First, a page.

Improvisational, it almost looks like some French experimental film or actor’s screen test. This makes some sense, as whenever we’re on a date we’re really just participating in an audition. In an attempt to be winning, we trot out our best lines and most interesting anecdotes, often devolving into something of an actor. And of course, the people we’re watching chose to be on TV, and are consciously trying to seduce and entertain all of us watching at home.
Sex, of course, and even the mere possibility of it, is entertaining, and although the couples can’t actually see one another, they’re still encouraged to grope one another. The sexual tension is practically palpable. They cop feels and trace one another’s bodies, as pheromones, like a cheap cloud of perfume, choke the room.
Interspersed between the darkroom dates that determine the final couples, are external scenes of the guys and girls gabbing about their various encounters. Leni, a nanny with a porn star body, constructed a visual portrait of her would-be-lover that resembled a virile action movie star, because she could only conceive of being attracted to somebody who looked like that. Similarly, Lindsey, who was smitten when she found out that her guy worked as a pitching coach, made virtues out of necessity. Rigidly holding the idea of his perfection in her mind, she spun anything she learned about him, no matter how creepy, into some redeeming quality.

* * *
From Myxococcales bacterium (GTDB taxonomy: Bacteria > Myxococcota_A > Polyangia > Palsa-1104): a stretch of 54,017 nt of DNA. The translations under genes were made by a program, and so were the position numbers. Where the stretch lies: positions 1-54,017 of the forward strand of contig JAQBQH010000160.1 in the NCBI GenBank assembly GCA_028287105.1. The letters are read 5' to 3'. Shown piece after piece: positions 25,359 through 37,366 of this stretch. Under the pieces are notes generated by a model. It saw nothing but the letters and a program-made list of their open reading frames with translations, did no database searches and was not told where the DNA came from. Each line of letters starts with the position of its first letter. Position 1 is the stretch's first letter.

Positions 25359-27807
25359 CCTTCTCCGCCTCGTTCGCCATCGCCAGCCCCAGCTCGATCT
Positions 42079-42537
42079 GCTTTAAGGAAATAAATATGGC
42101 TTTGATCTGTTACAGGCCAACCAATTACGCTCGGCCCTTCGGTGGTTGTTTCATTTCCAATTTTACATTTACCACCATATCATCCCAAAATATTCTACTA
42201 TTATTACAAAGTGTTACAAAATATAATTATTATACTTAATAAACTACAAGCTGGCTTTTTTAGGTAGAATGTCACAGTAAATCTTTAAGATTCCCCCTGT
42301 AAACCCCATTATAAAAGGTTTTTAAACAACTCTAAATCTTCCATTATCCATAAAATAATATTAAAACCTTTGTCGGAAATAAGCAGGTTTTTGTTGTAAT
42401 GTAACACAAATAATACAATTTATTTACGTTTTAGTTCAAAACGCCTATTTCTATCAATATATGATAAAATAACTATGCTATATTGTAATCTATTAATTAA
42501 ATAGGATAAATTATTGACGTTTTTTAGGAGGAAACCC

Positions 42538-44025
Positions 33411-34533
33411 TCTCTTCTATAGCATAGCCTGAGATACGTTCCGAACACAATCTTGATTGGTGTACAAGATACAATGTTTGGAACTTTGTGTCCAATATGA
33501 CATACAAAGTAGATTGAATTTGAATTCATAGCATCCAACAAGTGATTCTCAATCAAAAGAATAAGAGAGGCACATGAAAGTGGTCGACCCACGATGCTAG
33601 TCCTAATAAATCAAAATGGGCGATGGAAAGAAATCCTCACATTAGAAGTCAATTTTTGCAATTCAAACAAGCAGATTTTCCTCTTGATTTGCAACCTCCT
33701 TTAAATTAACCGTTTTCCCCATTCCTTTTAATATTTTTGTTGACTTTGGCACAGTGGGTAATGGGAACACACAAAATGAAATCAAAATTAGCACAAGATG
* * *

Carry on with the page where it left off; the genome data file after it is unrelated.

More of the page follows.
After the contestants have come to a consensus that sees them pair off, they are then briefly revealed to one another in the flesh. This is excruciating to watch. Standing in the darkroom, rigid with anxiety, they lick their lips and nervously clench and unclench their fingers. And then, for a few seconds, light falls upon them and they are reveled to their partner, whose response is concealed by the cloak of darkness.
The next step, the end of the show, has one member of each couple agreeing to meet the other one out on a balcony. Pitiless cameras watch as the person stands there, staring at the door, waiting to see if their appearance was sufficiently repellent as to drive the other person away.